I was one of those kids who eagerly wanted to help her mom and dad with everything she saw them doing. This meant I learned a variety of things from how to boil my whites to cleaning spark plugs on a 68 Pontiac Tempest. I have learned what feels like a million cleaning tips over the years. Here are the top five that I feel have helped me clean smarter and cheaper!
Cleaning Smarter: 5 Quick Tips
1) When cleaning start at the top of a project and work down.
There is nothing worse then spending lots of time cleaning a floor to only then realize your next chore, like dusting the ceiling or brushing crumbs off a table, will only get that floor dirty again.
2) When dusting/cleaning a popcorn ceiling try using the brush attachment on your vacuum.
This one took a lot of trial and error and advice from a lot of friends & family. Growing up we never had popcorn ceilings because my mom hated cleaning them so I never learned any quick tips growing up. As an adult my aunt gave me some advice on how she cleaned hers from lint rolling the ceiling to using a peroxide or bleach solution to remove dirt stains. It wasn’t until I was using the brush attachment on my vacuum to get cob webs off a light fixture that I and an “AHAH!” Moment. Since then I have used my vacuum brush attachment for a variety of uses from ceilings to baseboards. The most common use for that brush attachment is upholstery and drapes/curtains.
3) Baking soda, Vinegar and Peroxide have more than the usual noted applications.
Baking soda has many functions from keeping enclosed area smelling fresh to using as an abrasive agent in scrubbing. The combination of baking soda with vinegar to clean a sink and keep drains smelling fresh is my favorite. Add a 1/4 cup of baking soda to a damp sink and scrub. Then pour in up to 2 cups of vinegar to wash the baking soda down the drain.
A move from the city to the country meant a change from sewer to septic and a re-thinking of cleaning agents we could use in our sinks, bathtubs and toilets. To be safe I did away with a lot of regular household cleaners opting for old fashioned homemade versions.
Vinegar is great to rinse out a litter box; add a cup to a load of really smelly laundry; and to clean windows. I keep a spray bottle filled with just vinegar to clean up floors and surfaces where an animal may have had an accident like hard wood or linoleum. Spray the area, let sit for a minute and then wipe up. Repeating this action once provides mental security that the area is clean.
The hardest cleaning agents to give up were for the bathroom. A good combination to fight soap scum is baking soda and vinegar but mold was a constant fight. Through some research, talking to my mom, and a happy accident around my bathroom sink I found out peroxide is good at treating mold and mold like scum. Squirt a good amount of peroxide on the area (watch it bubble) and leave it for up to ten minutes. Wipe the area and re-apply if needed. Sometimes a little baking soda is needed for some extra abrasiveness.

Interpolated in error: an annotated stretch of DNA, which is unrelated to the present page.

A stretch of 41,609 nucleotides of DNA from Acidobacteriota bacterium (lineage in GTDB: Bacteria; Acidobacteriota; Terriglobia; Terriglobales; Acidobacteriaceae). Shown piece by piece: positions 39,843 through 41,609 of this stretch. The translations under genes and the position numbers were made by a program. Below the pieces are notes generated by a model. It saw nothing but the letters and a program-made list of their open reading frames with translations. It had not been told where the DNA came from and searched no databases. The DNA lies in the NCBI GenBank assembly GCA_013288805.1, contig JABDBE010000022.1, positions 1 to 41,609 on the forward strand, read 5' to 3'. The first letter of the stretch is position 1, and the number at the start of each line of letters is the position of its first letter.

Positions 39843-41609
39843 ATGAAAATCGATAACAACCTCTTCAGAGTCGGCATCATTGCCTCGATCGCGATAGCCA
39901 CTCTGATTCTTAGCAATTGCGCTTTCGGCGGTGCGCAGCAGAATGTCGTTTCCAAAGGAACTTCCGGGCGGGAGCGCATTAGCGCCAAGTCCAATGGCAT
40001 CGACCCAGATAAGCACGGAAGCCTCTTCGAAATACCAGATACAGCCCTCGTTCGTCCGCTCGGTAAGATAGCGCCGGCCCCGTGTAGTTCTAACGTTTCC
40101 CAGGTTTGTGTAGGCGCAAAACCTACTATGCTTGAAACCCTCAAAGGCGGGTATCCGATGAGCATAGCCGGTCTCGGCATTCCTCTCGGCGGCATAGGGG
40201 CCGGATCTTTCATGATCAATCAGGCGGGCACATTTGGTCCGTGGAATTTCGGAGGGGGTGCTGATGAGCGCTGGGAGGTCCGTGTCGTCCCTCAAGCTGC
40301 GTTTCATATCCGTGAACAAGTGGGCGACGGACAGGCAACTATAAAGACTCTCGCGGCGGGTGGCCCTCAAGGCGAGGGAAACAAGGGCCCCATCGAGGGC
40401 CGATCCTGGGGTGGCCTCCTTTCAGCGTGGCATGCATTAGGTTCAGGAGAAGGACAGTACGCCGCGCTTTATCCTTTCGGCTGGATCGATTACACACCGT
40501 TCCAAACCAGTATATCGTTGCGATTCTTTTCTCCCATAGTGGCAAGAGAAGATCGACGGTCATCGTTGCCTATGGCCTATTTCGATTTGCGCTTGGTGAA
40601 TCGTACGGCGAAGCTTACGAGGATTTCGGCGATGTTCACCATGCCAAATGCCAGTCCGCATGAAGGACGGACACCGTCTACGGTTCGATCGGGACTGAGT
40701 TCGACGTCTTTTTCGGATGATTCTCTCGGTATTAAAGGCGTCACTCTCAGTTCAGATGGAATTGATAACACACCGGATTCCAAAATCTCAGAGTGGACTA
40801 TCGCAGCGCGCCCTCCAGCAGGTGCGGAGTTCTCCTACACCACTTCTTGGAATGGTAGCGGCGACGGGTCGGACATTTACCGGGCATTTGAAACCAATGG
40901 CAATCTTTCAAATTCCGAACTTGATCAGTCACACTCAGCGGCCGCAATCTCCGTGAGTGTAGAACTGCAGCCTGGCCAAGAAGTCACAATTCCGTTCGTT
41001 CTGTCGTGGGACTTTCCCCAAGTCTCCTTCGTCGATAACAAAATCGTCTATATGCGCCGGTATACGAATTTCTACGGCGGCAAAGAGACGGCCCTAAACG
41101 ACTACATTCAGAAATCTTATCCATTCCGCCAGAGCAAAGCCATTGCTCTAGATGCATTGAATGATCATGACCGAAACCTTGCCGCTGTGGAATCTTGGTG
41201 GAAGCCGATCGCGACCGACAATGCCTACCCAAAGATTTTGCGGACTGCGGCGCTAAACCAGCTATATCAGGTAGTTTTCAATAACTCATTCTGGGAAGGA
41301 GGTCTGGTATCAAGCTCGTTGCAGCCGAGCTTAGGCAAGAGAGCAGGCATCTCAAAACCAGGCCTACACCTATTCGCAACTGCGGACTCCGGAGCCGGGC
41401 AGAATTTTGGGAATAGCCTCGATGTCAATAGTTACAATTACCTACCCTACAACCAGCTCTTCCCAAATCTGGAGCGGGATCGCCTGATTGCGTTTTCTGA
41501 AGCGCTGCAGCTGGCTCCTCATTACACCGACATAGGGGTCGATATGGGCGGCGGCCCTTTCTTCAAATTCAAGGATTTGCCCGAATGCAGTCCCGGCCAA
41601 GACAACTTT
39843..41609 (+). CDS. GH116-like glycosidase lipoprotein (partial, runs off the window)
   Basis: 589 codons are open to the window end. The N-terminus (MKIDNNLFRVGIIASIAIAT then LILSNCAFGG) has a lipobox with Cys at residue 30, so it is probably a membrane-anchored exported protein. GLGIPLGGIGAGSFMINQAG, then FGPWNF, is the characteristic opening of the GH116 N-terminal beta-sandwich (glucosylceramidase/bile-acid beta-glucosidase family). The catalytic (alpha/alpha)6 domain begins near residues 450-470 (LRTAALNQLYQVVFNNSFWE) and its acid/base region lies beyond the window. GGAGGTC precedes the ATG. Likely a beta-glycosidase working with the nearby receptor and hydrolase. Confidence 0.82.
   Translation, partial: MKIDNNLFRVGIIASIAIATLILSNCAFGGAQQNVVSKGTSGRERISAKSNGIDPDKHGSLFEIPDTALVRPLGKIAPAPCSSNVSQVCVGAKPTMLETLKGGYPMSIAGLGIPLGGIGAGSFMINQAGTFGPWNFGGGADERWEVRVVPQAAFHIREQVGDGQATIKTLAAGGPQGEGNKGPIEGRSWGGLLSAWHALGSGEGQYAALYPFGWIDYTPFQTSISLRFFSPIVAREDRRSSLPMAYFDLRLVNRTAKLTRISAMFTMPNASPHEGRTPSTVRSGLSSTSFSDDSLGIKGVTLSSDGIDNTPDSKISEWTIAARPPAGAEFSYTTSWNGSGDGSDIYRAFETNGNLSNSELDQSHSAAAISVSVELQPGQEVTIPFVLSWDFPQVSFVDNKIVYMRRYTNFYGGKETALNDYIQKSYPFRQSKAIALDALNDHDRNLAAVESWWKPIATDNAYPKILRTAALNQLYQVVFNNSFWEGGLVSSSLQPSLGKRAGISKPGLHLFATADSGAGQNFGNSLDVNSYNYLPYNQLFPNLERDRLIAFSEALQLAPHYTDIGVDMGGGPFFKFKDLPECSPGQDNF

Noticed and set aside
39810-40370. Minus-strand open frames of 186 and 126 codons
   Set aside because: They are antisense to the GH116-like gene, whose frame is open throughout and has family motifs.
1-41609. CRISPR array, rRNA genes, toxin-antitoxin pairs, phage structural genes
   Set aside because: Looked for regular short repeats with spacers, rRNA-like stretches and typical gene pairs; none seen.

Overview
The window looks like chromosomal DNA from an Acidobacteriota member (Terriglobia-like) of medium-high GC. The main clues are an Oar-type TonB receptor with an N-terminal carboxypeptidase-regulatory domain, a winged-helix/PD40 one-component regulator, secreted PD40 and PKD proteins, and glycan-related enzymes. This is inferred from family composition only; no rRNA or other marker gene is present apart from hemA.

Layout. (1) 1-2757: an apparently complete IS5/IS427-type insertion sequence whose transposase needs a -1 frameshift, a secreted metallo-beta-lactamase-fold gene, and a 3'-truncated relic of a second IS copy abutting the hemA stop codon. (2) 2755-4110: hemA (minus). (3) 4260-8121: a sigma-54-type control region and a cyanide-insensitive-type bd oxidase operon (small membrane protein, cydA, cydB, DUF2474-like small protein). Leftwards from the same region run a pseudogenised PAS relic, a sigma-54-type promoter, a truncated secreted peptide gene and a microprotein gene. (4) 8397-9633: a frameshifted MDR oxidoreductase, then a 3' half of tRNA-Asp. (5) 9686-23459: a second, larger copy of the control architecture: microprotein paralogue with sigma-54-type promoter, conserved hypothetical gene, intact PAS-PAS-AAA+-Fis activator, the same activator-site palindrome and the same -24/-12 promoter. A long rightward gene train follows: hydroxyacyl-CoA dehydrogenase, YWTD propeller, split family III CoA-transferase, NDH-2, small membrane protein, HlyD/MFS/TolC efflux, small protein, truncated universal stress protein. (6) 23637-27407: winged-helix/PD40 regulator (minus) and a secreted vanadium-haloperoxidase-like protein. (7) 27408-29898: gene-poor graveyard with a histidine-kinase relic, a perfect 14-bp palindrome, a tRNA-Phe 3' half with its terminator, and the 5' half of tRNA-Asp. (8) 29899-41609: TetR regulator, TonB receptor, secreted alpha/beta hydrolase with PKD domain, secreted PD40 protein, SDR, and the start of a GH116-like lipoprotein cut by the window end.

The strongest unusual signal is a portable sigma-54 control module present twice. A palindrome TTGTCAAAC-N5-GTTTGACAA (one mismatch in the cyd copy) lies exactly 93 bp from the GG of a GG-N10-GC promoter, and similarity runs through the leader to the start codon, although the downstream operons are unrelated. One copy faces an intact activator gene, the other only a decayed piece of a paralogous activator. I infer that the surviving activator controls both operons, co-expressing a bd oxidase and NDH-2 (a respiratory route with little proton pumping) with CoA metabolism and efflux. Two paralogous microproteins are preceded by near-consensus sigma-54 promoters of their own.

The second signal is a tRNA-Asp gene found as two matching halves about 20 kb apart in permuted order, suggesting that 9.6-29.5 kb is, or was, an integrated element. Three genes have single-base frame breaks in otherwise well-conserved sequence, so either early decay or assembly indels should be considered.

Each of these products has multiple applications for cleaning. If you are interested in learning more do a couple of google searches and check out websites for brand name versions of the products as those site are always good for that type of reference.
4) Turning dingy white into brighter whites by boiling them.
Several years back when I mentioned how I had a productive morning including boiling my whites I had several question marks and lots of curious friends. To me it was just another chore I had been doing since I was a kid. Admittedly it is a chore I neglect often but I also avoid owning white clothes and linens as much as possible.
Start with a large pasta pot, fill it half full with water and bring it to a boil. Then add a few items, making sure not to over crowd, ad some dish detergent like dawn, and boil for ten to 15 minutes. For really tough stains my mom used to add about a 1/2 cup of borax or cascade. She liked using cascade on baby items as she felt it gave a gentler touch.
Interested in reading more on this tip? Check out Organic Authority.
5) Why have two when one will do?
If time is money to you then organization and space are key to saving you time while cleaning. Why buy a new tool on the market that only has one application?
Thanks to the attachments on my vacuum I can clean the floors as well as baseboards and ceilings. Vacuums are great cob web removers and work better than most dusters that can get stuck to the ceiling! Investing in one with multiple tools/uses can save space, time and eventually money. Not all good vacuums have to cost an arm and a leg! Sometimes a model just costing $20 more than the basic one is all you need.
Another point here is that when I clean I want to easily find what I need to get the job done. I don’t want to dig through a bin of chemicals or a closet packed with brooms, vacuums of various sizes, and other cleaning tools. After making the move to have only a few household chemicals or cleaning supplies, I also organized my cleaning tools and got rid of things I no longer really used.
Truth is I don’t need more than a broom, mop, rags and vacuum, as well as a few cleaning agents. Each tool can be used for multiple projects.
- If I have to wash my walls (indoor or outside) my sponge mop and Swiffer wet helps with that.
- Sponge mops also work great on washing baseboards.
- My car brush works great on scrubbing the walls on our front porch.
- I do love using Mr. Clean magic erasers for getting rid of tough marks on the wall as well as dirt stains from the white parts of my sneakers!
- Q-tips and old toothbrushes are great for getting grime out of tight places! For an insanely tight place try using a toothpick.